By: Laura Hobbs
There’s no doubt: yoga culture can be daunting. Whether you’re new to a yoga studio or you need a refresher on the rules, here are ten general tips and tricks for making your practice a pleasant one for you and your classmates.
1. Arrive on time
Being in a hurry is already a tizzy-inducing situation, but rushing into a yoga class is stressful for both you and your classmates. Scurrying into a class after it’s begun is embarrassing, and it’s distracting for your fellow yogis. Be sure to arrive on time, giving yourself the minutes you need to check in, put away your items, roll out your mat, and gather any props you’ll need for class.
Got a few extra minutes before class begins? Sit quietly and focus on your breath, or do a few gentle stretches to warm up. And please, avoid picking your toes. (I wish I were kidding.)
2. Remove your shoes
Yoga is practiced with bare feet, and most yoga studios prefer shoes to be kept in the lobby or in an area close to the studio entrance. While going barefoot is courteous year-round—even during flip-flop weather—it’s especially important during rainy months and snowy seasons, when mud and slush are common. By removing your shoes, you’re not only helping with studio cleanliness, but you’re respecting a space that’s revered and cherished by others.
3. Check your ego at the door
Looking for a hardcore workout, complete with grunting, straining, and popping veins? Please look elsewhere. The yoga studio is not the space for showing off your superhuman strength or your competitive edge. If anything, you’ll garner a few eye-rolls and alienate those around you. Remember, you’re here for yourself—not anyone else.
Beyond the competition and showing off, mind your mood. Gossip, complaining, and negative attitudes are better suited for the local watering hole or the communal kitchen at work. Be gentle and respectful in your communication. Like the saying says, everyone you meet is fighting a battle you know nothing about. Be kind and respect others.
4. Tell your teacher about any injuries
Many teachers like to give gentle (or sometimes more intense) assists in class, like guiding you deeper into a pose or shifting your position to correct misalignment. If you’re sore, injured or just don’t feel like being touched, tell your teacher before class begins.
5. Mind your personal hygiene
This advice swings to both ends of the spectrum. First, please bathe, brush your teeth, wash your hair, and use a clean mat and a clean towel. Second, mind heavy perfumes, oils, and colognes, as strong scents travel easily during class. Regardless of which end of the spectrum you’re on, you’re subjecting those around you to your personal biome. Please make it a tidy and pleasant one.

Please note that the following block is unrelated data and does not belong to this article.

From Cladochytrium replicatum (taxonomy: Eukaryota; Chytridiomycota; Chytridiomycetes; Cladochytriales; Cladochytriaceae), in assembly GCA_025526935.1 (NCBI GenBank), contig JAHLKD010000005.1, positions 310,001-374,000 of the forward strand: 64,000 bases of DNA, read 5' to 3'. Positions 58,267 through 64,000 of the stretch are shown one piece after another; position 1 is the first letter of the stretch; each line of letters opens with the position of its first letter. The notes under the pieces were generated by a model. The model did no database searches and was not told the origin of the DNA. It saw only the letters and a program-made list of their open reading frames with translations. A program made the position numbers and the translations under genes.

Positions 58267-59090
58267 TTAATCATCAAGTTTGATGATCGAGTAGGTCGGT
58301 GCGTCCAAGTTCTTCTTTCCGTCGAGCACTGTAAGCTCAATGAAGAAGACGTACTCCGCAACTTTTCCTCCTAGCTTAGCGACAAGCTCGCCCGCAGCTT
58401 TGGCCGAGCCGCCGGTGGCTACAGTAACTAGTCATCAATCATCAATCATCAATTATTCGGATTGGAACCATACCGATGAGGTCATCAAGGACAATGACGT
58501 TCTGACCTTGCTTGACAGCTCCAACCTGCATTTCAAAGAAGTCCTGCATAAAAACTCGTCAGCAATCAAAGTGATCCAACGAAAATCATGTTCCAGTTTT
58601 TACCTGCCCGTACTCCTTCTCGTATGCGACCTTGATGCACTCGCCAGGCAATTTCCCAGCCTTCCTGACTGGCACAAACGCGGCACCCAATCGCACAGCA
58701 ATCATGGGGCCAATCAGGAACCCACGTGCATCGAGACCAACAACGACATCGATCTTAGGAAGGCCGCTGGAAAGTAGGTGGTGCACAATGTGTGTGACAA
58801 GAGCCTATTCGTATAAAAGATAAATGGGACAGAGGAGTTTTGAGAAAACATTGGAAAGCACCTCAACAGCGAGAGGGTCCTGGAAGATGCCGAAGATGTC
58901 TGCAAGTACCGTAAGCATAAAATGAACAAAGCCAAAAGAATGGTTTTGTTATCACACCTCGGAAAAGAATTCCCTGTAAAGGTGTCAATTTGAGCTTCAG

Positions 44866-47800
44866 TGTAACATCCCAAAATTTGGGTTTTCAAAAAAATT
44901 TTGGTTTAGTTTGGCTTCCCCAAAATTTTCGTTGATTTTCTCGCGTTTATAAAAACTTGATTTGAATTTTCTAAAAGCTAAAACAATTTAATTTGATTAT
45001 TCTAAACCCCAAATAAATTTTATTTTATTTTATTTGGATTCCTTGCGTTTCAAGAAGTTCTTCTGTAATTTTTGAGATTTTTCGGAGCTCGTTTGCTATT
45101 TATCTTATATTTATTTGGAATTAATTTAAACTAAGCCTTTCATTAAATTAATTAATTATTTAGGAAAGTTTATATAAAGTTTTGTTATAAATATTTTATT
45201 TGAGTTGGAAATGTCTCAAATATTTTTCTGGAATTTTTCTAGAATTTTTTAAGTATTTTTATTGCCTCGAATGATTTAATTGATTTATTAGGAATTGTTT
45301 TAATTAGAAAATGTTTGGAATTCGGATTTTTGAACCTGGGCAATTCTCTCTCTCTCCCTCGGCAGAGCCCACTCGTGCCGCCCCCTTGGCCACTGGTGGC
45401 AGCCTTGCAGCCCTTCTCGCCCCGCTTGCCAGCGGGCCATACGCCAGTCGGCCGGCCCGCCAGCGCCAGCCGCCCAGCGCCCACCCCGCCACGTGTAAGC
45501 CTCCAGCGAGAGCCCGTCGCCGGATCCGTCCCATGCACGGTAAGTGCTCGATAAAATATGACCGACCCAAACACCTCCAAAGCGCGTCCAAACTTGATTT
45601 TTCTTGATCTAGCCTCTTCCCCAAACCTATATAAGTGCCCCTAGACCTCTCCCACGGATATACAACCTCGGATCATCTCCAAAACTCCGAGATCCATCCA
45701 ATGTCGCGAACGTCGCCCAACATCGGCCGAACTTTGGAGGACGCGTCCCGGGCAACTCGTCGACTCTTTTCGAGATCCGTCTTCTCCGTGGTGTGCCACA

6. Devices are a no-no
Want to get the stink-eye from classmates? Just bring your iWhatever to class. Whistles, dings, and blips are incredibly distracting and, frankly, downright rude. For many studios, this behavior borders on unforgivable, and could get your device—or you—kicked out of class.
So just put it on silent, right? Not so fast. For many (if not all), yoga class is a chance to escape the digital addictions and distractions we face in everyday life, offering you a rare chance to be fully present. By bringing your phone to class (even on silent!), you’re distracting yourself and those around you. Expecting an important call or a do-or-die text? Consider skipping class altogether, and returning when you can fully focus.
7. Be aware of your space
Yoga classes can get packed; when the last-minute stragglers file in, you’ll often see them scanning the room for a strategic spot to roll out their mat. Be neighborly by making room for them, if it’s available.
In a less-packed class, it’s common courtesy to stagger your mats so that the person behind you has a clear view of the teacher and the mirror. And unless you’re practicing with your bestie or your sweetie, give your neighbor some breathing room.
Lastly, mind your steps: it’s polite to avoid walking on a fellow yogi’s mat.
8. Minimize conversation
Many studios are considered a space for reflection, self-study, and focus, and maintaining a quiet atmosphere (if not an altogether silent one) supports this frame of mind. Granted, there are studios that have an air of social happy hour before class begins, and you’ll know this immediately upon walking in. But if the studio is quiet and meditative, keep it that way by refraining from chitchat. It’s not only polite, but it’s beneficial to your own state of mind.
9. Can’t stay for savasana? Leave before.
We all get it. Time is short, your schedule is tight, and your day is packed with need-tos and to-dos. But many of your classmates live for savasana, and by packing up and shuffling out during the most meditative and restful stage of the entire class, you’re disrupting everyone else and denying yourself the benefits.
The traditional benefits of savasana claim to restore your nervous system to its default settings and offer your mind a chance to sink into meditation. But above all, it’s a rare chance for you to do nothing for a few minutes. Close your eyes, focus on your breath, and feel the weight of your body against the floor. It’s your own little R&R opportunity. Take it.
Absolutely, positively have to leave class early? Let your teacher know before class, position yourself close to the door, and be sure to leave before savasanabegins. When it’s time to leave, pack up and scoot out as quietly as you can.
10. Clean up
Bolsters, blankets, blocks, straps—yoga is a prop-happy practice. If you’re borrowing the studio’s props, be sure to return them to their rightful place upon leaving. If you’re borrowing one of the studio’s mats, be sure to hang it up at their mat-cleaning station. Leaving your space as clean as you found it is respectful to the studio and students in later classes.